Kenneth Matabane, Director at ICAS Southern Africa says, “Some employees’ often associate long hours with being more productive. This is not always the case. Working up to 50 or 60 hours a week can often lead to decreased productivity, absenteeism, fatigue and lack of fulfillment in the workplace; as a result employees often find themselves torn between the responsibilities to their career and family.
“In the long run, a work-life balance is beneficial for both employees and employers as well as friends and family members.”
Matabane indicates, “We have noticed a growing need to educate employers and employees alike, about the virtues of a work-life balance and how to implement the guidelines practically in one’s life. While there is no scientific formula to getting the work-life balance right, there are a few guidelines to put you in the right frame of mind to get started.”
- Define what a work-life balance means for you
The key to finding the right balance is in deciding what that means for you and pursuing it. For some people it means keeping updated on what is happening in their children’s lives, for others it means having the energy to be fully present both at home and at work.
- Draw the line between work and time off
How often do you find yourself at your son’s soccer game or at a dinner with your spouse but find yourself constantly checking your emails? Deciding when and how often to be available for work is a challenge faced by most professionals, and while emergencies do crop up, try to keep your professional and personal time separate.
- Plan ahead and prioritise
A great way to increase your free time is to ensure that you use your work time as effectively as possible. When you get to work, immediately write down your top tasks for the day and check off items as you complete them. Writing down a list of tasks according to priority will help you manage your time more effectively.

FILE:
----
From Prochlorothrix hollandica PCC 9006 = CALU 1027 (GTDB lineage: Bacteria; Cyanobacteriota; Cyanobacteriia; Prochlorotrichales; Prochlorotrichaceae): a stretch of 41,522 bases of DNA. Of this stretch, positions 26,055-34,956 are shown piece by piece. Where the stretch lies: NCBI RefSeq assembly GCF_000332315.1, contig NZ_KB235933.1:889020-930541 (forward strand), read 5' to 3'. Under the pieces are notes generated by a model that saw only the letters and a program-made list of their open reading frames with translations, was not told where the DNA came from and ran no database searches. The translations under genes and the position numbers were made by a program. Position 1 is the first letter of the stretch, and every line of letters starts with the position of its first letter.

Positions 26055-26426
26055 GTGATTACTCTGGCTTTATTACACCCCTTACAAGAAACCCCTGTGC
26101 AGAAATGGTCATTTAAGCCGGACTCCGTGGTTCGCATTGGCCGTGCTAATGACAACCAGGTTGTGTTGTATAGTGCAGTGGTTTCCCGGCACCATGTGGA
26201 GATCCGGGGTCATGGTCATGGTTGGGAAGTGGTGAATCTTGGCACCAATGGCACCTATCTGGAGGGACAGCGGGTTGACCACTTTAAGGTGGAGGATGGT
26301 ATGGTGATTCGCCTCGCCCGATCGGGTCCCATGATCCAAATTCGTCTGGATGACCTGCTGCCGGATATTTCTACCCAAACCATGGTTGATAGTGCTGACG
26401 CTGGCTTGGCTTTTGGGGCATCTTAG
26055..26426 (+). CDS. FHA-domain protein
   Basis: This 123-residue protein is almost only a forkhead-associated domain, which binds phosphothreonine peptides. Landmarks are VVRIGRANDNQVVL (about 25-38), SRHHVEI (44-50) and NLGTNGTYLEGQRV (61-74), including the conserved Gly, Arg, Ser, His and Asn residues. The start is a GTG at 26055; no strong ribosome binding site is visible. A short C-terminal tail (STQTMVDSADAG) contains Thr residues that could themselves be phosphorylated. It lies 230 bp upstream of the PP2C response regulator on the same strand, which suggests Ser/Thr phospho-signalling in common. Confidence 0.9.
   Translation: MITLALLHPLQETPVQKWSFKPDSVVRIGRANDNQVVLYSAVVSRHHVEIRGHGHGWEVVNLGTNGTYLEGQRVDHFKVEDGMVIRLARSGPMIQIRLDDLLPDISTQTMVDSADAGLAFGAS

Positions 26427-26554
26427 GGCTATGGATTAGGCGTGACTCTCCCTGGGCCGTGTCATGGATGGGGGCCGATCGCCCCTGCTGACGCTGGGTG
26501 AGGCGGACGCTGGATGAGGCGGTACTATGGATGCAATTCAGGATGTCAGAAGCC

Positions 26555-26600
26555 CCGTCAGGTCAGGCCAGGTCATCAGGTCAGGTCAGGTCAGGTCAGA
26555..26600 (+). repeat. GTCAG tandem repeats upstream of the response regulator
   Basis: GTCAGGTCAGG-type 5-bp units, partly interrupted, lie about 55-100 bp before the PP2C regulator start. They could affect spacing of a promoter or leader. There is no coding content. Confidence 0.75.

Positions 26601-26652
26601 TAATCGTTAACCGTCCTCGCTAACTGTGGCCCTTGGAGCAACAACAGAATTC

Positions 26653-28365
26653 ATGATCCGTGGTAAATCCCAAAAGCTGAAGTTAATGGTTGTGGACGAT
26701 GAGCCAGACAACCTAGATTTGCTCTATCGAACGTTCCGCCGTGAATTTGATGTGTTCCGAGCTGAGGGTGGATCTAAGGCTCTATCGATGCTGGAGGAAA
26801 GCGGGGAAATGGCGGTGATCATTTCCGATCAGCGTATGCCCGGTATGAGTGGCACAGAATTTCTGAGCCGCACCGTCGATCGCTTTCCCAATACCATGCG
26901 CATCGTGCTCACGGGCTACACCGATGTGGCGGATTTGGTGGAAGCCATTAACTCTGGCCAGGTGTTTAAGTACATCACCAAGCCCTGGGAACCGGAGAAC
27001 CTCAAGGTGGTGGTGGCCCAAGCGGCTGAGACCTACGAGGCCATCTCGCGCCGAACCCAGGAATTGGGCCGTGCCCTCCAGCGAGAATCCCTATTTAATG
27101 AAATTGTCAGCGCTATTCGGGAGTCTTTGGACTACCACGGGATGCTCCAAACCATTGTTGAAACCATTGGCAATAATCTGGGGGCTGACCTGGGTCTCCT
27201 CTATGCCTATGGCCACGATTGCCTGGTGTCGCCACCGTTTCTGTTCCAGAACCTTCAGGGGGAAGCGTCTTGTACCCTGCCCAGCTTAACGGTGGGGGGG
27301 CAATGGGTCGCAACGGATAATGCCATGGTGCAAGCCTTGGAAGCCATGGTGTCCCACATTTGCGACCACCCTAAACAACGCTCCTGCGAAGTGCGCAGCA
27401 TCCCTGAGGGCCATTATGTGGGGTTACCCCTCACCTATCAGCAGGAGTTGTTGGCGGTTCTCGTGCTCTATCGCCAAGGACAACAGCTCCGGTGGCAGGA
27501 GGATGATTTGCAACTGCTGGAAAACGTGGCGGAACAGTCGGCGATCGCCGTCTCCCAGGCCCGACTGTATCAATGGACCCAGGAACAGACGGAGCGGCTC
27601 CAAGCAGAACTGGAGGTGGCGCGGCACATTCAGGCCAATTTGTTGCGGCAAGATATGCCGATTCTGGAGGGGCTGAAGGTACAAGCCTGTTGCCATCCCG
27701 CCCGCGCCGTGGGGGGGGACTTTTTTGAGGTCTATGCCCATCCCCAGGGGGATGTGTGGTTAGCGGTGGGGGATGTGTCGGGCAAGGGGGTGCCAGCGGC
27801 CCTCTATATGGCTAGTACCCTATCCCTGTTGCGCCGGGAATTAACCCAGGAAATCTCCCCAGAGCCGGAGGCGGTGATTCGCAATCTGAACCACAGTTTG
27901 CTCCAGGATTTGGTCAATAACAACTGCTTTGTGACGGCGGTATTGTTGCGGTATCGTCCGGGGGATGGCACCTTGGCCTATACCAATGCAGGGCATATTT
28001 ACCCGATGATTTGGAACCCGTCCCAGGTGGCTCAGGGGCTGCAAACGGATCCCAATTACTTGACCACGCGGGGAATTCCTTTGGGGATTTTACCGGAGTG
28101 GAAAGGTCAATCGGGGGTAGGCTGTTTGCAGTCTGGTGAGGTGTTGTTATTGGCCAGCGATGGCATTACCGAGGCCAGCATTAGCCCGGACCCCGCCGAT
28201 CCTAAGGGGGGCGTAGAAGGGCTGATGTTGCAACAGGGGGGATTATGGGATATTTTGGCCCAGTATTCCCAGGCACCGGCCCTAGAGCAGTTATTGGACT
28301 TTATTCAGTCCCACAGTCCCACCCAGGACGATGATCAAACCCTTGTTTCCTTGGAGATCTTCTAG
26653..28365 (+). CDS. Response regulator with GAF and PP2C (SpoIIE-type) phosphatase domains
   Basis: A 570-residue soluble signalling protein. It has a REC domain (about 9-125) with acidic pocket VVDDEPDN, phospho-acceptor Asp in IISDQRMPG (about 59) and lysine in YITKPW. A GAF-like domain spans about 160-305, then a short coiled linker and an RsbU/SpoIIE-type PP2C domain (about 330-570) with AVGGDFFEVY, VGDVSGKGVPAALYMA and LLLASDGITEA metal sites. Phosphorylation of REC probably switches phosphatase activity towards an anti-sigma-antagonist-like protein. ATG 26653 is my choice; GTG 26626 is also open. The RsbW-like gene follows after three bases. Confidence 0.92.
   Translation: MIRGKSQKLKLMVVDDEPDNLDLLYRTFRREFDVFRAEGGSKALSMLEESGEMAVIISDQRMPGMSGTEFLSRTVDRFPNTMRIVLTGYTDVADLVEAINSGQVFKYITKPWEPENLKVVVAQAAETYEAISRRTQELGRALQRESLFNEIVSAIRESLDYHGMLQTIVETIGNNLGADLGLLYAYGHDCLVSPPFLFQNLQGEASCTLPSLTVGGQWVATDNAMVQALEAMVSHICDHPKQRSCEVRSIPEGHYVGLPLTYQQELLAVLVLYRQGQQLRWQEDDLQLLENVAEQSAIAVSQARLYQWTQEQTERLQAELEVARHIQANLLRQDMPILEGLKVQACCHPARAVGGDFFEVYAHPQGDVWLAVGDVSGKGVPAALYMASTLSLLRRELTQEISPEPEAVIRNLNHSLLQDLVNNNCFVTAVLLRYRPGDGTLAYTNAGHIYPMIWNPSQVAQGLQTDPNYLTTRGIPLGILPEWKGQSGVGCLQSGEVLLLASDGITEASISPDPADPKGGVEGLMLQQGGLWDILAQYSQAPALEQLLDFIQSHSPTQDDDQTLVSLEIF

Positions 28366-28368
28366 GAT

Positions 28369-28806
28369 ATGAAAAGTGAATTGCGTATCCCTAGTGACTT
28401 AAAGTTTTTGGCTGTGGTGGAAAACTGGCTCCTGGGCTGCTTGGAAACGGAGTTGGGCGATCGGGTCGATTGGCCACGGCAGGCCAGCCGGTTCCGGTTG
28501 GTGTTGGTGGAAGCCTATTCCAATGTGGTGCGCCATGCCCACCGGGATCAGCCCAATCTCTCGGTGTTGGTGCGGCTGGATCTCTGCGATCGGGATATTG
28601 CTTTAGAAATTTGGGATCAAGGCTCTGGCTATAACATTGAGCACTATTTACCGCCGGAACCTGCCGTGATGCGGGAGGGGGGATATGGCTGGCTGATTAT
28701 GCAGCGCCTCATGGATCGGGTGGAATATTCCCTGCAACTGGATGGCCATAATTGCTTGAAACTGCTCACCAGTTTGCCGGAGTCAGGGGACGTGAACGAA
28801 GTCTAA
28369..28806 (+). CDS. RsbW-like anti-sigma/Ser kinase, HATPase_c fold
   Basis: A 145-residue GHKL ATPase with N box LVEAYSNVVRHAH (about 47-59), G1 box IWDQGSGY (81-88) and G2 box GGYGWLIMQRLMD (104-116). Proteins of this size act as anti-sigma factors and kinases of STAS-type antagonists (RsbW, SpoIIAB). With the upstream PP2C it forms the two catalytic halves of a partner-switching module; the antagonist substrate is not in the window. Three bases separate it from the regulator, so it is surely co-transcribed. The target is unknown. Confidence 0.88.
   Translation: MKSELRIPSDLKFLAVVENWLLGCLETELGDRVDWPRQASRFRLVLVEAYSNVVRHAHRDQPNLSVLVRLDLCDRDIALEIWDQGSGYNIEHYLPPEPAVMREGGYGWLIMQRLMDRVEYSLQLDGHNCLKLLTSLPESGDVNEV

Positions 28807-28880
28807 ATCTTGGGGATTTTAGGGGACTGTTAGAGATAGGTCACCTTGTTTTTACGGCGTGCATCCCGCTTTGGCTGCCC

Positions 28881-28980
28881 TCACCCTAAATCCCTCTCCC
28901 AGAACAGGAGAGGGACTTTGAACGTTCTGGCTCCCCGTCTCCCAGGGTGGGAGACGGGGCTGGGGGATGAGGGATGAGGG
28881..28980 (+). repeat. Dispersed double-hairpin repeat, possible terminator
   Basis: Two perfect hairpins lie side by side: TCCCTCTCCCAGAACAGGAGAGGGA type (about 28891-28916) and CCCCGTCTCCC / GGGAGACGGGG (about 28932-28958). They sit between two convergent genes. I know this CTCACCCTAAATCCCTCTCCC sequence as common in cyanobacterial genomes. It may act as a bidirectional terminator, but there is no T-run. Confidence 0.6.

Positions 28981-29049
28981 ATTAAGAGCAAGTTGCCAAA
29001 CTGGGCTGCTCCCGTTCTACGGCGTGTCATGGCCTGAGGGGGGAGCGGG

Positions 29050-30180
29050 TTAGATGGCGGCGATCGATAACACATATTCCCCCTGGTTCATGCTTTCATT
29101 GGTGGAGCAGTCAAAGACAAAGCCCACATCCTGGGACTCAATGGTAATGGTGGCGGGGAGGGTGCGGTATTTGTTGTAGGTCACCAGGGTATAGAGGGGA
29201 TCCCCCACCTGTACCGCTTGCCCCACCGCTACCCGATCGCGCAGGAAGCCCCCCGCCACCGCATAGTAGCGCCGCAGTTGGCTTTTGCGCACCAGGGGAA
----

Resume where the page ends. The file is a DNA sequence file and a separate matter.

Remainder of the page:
- Leave work on time
A big challenge for professionals is simply leaving work on time at the end of the work day. There will be times when pressing matters arise that cannot wait until the next day. However, if working late is becoming a habit, there might be a problem. A helpful tip is to structure your tasks and meetings with the view of leaving at a certain time and committing to it.
- Learn to delegate
Even though we may sometimes feel we’re the only one capable of doing something, it’s usually not the case. If there is work that can be done by other members of your team, let them do it.
- Limit time-wasting activities
Part of the reason many people spend extra hours at work is because of time spent on activities such as chatting to colleagues or on social media. Every now and again, we all need some time out, just make sure that this is not taking up too much of your work time.
“Finding a balance between your professional and personal lives is not like a crash diet, but rather, a lifestyle change. Habits are formed not by doing everything at once but by slowly making lasting changes. Start with committing to a health choice and keep building on it,” concludes Matabane.